After five months, Apple Music on iOS is still filled with bugs. Using the service on the desktop isn’t any better, as you have to once again deal with iTunes on a daily basis like this is 2008. And the best part of the service, the always-on radio station Beats 1, does not require a paid account to use. If you’re like me and have avoided iTunes save for the occasional Adele purchase every four years, you don’t want to go back to using a bloated program when Spotify’s app is fine, Pandora works on basically every device, and YouTube is where you spend most of your day avoiding work anyway.

Despite being so far behind the competition, Apple isn’t totally out of it yet. It still sells hundreds of millions of handsets a year and has enough foot traffic in its Apple Stores to convince some users to switch. But if Apple really wants to catch up with the competition, it’s going to need a hook better than a three-month free trial to convince people to leave services they’ve known and used for years.

When I reviewed Apple Music this past summer, I called its discovery engine one of the best around. It has great playlist curation and picked up on my taste rather quickly as I continued to use the service. Two days after that review was published, Spotify released its Discover Weekly playlist and blew everyone out the water. Discover Weekly is one of the best music features in years and has racked up 1.7 billion streams in five months. It’s the biggest reason why I have no intentions of leaving Spotify. While Apple Music’s playlists are still one of its top features, it has to figure out how to leverage the musical data it has on its users in an ultra-simplified way like Spotify has and get users excited about the service.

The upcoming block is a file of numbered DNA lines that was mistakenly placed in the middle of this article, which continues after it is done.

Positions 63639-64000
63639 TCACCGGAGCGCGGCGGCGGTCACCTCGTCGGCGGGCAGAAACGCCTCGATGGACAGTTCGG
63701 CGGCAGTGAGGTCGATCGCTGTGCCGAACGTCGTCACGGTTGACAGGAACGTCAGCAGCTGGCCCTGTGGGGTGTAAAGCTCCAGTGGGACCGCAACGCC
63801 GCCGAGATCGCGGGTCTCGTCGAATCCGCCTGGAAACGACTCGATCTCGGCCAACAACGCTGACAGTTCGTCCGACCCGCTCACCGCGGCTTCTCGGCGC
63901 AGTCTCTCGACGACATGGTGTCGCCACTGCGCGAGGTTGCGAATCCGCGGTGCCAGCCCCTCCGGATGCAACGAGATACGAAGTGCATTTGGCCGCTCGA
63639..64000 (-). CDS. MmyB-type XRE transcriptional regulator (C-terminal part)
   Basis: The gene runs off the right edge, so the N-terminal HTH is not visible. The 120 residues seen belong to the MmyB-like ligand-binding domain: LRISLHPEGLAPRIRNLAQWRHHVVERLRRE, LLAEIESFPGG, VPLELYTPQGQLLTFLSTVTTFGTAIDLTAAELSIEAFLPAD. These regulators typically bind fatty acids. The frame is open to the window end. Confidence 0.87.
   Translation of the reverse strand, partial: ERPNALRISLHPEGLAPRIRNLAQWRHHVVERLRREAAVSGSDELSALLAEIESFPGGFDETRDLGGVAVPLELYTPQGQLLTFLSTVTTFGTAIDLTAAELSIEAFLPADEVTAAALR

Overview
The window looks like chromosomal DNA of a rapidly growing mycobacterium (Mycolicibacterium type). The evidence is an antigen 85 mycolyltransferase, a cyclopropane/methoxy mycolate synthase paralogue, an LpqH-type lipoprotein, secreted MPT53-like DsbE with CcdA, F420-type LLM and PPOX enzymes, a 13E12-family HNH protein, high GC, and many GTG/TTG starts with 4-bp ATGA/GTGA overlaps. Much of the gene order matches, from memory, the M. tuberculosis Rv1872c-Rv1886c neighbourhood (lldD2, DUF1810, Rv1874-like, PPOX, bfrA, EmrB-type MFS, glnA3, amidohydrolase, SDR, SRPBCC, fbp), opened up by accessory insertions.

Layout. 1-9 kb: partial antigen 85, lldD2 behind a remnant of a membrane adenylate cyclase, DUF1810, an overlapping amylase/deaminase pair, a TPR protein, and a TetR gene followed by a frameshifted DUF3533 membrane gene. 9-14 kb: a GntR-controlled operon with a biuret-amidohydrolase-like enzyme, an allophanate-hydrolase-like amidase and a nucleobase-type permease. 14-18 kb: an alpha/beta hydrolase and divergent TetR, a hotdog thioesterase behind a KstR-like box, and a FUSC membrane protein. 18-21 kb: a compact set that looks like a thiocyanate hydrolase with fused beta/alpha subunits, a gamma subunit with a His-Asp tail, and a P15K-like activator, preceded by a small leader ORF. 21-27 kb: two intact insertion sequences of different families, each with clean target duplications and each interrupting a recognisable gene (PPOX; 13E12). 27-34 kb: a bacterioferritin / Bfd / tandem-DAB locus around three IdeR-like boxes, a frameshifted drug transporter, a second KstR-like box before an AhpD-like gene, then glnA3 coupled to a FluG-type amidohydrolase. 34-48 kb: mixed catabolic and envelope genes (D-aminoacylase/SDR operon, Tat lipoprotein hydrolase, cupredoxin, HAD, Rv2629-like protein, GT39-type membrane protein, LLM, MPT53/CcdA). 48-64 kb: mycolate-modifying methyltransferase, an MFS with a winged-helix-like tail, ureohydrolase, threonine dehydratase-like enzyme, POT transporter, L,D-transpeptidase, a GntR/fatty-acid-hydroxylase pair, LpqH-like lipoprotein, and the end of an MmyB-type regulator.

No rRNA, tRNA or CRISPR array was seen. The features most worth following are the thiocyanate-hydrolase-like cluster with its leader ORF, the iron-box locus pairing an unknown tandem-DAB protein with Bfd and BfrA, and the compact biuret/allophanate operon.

Apple's competitors have shown no signs of slowing down

Apple Music also needs a stand-alone desktop app far, far removed iTunes, one of the least beloved pieces of software Apple has created. Earlier this year, Apple replaced iPhoto and Aperture with Photos for OS X, which has been a step up for most users. It should do the same for iTunes and build a new Music app for the desktop from the ground up. And Apple can’t wait until WWDC every June to make significant improvements to Apple Music. It should move to a more frequent update schedule to keep people engaged in the service.

When Apple Music launched in June, the thought process in the music industry was that there were still a ton of people who don’t stream music who would sign up for the service given Apple’s name recognition and experience with iTunes. But what’s actually happening is YouTube is making it easier to stream music, Spotify hasn’t been hurt in the least by Apple’s service, and Pandora is strengthening up its base to fend off any potential losses. Even worse, even if Apple Music gets to where it needs to be, with a hook like Discover Weekly or a big boost from CarPlay, it’ll be too late.

If Apple is serious about winning in music streaming, the bar must be raised. The name on the door isn’t enough anymore.

Who does it best? Music streaming services